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Joshua and Judges

edited by Athalya Brenner and Gale A. Yee

Publication Year: 2013

Joshua and Judges focuses attention on themes and tensions at the beginning of Israel's story in the Bible. How do these books represent conquest, war, trauma, violence against women and their marginalization? How does God appear to relate to these realities? And what do contemporary men and women do with biblical ambivalence?

Like other volumes in the Texts @ Contexts series, these essays de-center the often homogeneous first-world orientation of much biblical scholarship and open up new possibilities for discovery.

Published by: Augsburg Fortress Publishers

Cover

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p. 1-1

Title Page, Copyright

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pp. 2-5

Contents

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pp. v-vi

Other Books in the Series

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pp. vii-viii

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Series Preface, Updated: Texts in/at Life Contexts

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pp. ix-xiv

The discipline of biblical studies emerges from a particular cultural context; it is profoundly influenced by the assumptions and values of the Western European and North Atlantic, male-dominated, and largely Protestant environment in which it was born. ...

Abbreviations

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pp. xv-xviii

List of Contributors

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pp. xix-xxii

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Introduction

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pp. 1-10

Land is central in Joshua and in Judges. It is defined as a pledged land, promised by the Hebrew God to his very own people. Much as the link between the God and his people is described as exclusive, later also as monogamist and monotheistic, so is the land. ...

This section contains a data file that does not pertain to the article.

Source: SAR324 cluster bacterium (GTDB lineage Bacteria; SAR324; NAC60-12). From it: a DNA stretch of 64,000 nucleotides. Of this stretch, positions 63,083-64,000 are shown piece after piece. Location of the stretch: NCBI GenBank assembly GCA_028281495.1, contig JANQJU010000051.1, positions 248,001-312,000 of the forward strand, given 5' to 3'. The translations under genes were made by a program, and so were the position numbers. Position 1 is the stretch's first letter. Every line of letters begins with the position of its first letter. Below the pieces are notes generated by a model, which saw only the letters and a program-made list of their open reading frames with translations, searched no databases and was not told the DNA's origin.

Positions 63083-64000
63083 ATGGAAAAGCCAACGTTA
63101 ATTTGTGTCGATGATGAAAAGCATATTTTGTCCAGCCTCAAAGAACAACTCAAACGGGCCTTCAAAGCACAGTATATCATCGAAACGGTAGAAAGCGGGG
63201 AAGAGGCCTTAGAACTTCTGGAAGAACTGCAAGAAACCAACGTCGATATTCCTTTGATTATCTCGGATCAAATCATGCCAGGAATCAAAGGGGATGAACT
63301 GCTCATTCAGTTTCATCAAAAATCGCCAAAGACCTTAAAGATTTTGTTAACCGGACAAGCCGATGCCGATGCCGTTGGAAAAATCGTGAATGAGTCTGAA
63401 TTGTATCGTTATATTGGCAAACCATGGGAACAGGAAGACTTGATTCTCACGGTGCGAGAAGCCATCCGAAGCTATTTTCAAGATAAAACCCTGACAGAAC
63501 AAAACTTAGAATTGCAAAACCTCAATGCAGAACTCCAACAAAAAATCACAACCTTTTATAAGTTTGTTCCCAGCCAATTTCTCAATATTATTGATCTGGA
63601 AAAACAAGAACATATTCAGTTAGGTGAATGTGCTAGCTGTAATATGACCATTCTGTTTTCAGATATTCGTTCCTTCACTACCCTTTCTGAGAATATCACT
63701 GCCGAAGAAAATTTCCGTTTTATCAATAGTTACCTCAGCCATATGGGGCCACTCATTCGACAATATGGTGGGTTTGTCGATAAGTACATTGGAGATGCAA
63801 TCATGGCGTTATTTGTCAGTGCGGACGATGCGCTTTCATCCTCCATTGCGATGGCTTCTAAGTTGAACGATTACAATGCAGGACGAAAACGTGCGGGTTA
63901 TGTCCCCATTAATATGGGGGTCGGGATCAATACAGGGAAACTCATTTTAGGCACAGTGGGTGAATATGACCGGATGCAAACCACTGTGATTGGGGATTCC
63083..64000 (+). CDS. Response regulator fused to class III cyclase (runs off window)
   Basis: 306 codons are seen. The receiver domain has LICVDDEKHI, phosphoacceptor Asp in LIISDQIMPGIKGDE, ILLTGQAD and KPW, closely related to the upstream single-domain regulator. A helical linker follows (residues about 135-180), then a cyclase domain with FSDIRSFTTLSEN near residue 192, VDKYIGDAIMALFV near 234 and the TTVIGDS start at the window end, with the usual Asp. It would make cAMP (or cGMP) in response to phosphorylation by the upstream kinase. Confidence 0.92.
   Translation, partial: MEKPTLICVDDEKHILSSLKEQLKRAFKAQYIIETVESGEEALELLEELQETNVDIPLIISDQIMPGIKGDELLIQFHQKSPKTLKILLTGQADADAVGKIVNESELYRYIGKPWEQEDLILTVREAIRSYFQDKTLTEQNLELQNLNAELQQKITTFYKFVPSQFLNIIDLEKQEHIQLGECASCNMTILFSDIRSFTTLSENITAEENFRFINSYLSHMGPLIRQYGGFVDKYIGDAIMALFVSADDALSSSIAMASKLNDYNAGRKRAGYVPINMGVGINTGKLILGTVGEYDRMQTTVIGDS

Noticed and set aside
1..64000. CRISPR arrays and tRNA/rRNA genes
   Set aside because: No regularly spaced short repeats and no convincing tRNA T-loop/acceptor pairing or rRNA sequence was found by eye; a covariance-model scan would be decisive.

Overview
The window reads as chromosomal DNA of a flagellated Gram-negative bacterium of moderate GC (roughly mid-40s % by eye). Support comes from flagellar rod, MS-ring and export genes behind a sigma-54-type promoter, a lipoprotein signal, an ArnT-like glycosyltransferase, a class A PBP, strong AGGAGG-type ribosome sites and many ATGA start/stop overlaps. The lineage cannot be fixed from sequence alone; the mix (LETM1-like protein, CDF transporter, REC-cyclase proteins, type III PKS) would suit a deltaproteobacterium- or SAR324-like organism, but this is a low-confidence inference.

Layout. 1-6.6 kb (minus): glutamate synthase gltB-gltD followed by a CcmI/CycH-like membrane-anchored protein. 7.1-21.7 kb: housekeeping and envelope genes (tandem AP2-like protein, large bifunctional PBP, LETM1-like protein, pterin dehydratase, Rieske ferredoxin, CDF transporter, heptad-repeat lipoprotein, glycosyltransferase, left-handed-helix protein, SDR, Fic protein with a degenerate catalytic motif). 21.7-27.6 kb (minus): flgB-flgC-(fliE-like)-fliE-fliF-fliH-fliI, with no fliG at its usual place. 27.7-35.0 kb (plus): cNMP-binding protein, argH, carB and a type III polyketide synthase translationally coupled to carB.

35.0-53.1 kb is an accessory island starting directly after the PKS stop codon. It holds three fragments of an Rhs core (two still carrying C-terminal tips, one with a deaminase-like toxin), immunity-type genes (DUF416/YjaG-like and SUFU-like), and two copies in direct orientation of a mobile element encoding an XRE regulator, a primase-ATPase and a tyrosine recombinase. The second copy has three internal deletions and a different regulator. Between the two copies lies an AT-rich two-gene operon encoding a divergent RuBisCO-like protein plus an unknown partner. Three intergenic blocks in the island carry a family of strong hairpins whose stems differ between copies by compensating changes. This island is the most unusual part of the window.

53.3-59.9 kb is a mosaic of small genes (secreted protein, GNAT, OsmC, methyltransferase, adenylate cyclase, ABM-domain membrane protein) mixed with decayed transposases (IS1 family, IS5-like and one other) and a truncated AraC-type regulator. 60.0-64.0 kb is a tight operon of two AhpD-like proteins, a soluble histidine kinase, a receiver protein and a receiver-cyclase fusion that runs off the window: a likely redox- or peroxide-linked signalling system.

Part I. What Do We Do, What Can We Do, about Joshua and Judges?

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1. The God of Joshua: An Ambivalent Field of Negotiation

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pp. 13-26

The contours of critical issues in the book of Joshua are relatively clear, even though these issues have not been settled in any consensus. For that reason, I do not need to engage further those critical questions, but can move to a post-critical probe of theological-interpretive matters concerning the text of Joshua. ...

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2. Joshua-Judges and Postcolonial Criticism

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pp. 27-38

With this essay, a Joshua/Judges veteran becomes a neophyte in postcolonial studies. Joshua grabbed my attention over forty years ago during an M.Div. seminar with Dr. Don Williams. An assigned paper on the Song of Deborah led me into new depths of critical study and new amazement with the accomplishments of women in the “patriarchal” Hebrew Bible. ...

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3. Teaching Bible Stories Critically: “They Did Not Spare a Soul”—The Book of Joshua in an Israeli Secular Education Environment

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pp. 39-68

The mind rebels against the cruel impression left by the story of Joshua’s conquest of Canaan.2 We cannot accept with equanimity the description of the Israelites’ passage like a storm from town to town, slaughtering the residents, men and women, young and old, setting fire to their cities, sometimes hanging their kings, ...

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4. Inside, Outside, or in Between: Feminist/Womanist Hermeneutical Challenges for Joshua and Judges

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pp. 69-90

When I think of biblical texts for empowering, inspiring, or comforting people, Joshua and Judges do not come to mind. Rarely have I heard sermons or lectures on these texts. I hear the occasional reference to Joshua and the battle of Jericho during African American history month, ...

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5. The Finns’ Holy War against the Soviet Union: The Use of War Rhetoric in Finnish History during the Second World War

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pp. 91-108

The Second World War was a traumatic experience for Finland. The nation had achieved national independence in 1917, after having been colonized by Sweden (from the twelfth century to the War of Finland, 1808–1809) and then part of the Russian Empire, although autonomous. ...

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6. Indigenous Helpers and Invader Homelands

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pp. 109-122

On the north bank of the Sandusky River, not far from the business district of Tiffin, Ohio, a bronze statue of the Indian Maid of Fort Ball keeps vigil over the city. She stands with relaxed serenity, her head bowed slightly so that her eyes welcome the onlooker. ...